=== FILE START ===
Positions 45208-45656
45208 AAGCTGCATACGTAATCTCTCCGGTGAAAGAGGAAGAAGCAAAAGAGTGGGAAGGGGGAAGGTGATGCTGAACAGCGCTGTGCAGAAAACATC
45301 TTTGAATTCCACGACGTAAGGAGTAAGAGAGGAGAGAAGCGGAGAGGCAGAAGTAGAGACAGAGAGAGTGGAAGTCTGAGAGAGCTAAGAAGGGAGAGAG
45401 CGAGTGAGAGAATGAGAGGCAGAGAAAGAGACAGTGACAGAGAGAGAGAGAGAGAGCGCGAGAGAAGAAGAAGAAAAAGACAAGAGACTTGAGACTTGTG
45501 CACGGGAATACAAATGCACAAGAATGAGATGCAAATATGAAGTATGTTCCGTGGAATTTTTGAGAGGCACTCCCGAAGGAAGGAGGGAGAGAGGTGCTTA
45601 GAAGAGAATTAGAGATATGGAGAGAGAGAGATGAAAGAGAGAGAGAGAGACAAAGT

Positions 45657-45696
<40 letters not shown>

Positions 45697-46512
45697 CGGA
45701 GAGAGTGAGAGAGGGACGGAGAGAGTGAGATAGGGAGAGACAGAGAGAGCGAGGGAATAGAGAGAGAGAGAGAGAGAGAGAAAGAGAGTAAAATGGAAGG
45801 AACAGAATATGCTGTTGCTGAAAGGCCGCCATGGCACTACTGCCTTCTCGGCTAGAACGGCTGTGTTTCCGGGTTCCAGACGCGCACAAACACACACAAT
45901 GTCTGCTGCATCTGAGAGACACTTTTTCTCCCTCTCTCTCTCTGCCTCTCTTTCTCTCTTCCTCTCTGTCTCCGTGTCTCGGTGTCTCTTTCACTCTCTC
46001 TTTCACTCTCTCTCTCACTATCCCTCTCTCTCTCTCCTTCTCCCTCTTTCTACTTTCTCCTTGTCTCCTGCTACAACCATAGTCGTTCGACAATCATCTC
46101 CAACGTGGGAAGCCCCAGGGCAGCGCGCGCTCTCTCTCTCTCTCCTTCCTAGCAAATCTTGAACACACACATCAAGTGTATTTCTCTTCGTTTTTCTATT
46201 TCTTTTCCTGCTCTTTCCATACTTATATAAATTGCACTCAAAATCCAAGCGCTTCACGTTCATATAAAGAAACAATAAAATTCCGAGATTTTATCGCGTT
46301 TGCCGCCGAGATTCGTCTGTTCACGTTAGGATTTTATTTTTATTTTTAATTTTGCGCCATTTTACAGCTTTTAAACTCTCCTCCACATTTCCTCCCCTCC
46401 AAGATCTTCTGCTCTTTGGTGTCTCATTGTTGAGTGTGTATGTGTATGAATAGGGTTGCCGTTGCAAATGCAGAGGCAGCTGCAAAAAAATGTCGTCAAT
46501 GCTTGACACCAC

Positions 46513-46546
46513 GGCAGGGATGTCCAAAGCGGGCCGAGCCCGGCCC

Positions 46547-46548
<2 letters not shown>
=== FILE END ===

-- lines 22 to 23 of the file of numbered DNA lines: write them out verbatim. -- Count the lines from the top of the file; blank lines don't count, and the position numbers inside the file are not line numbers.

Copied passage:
Positions 46547-46548
<2 letters not shown>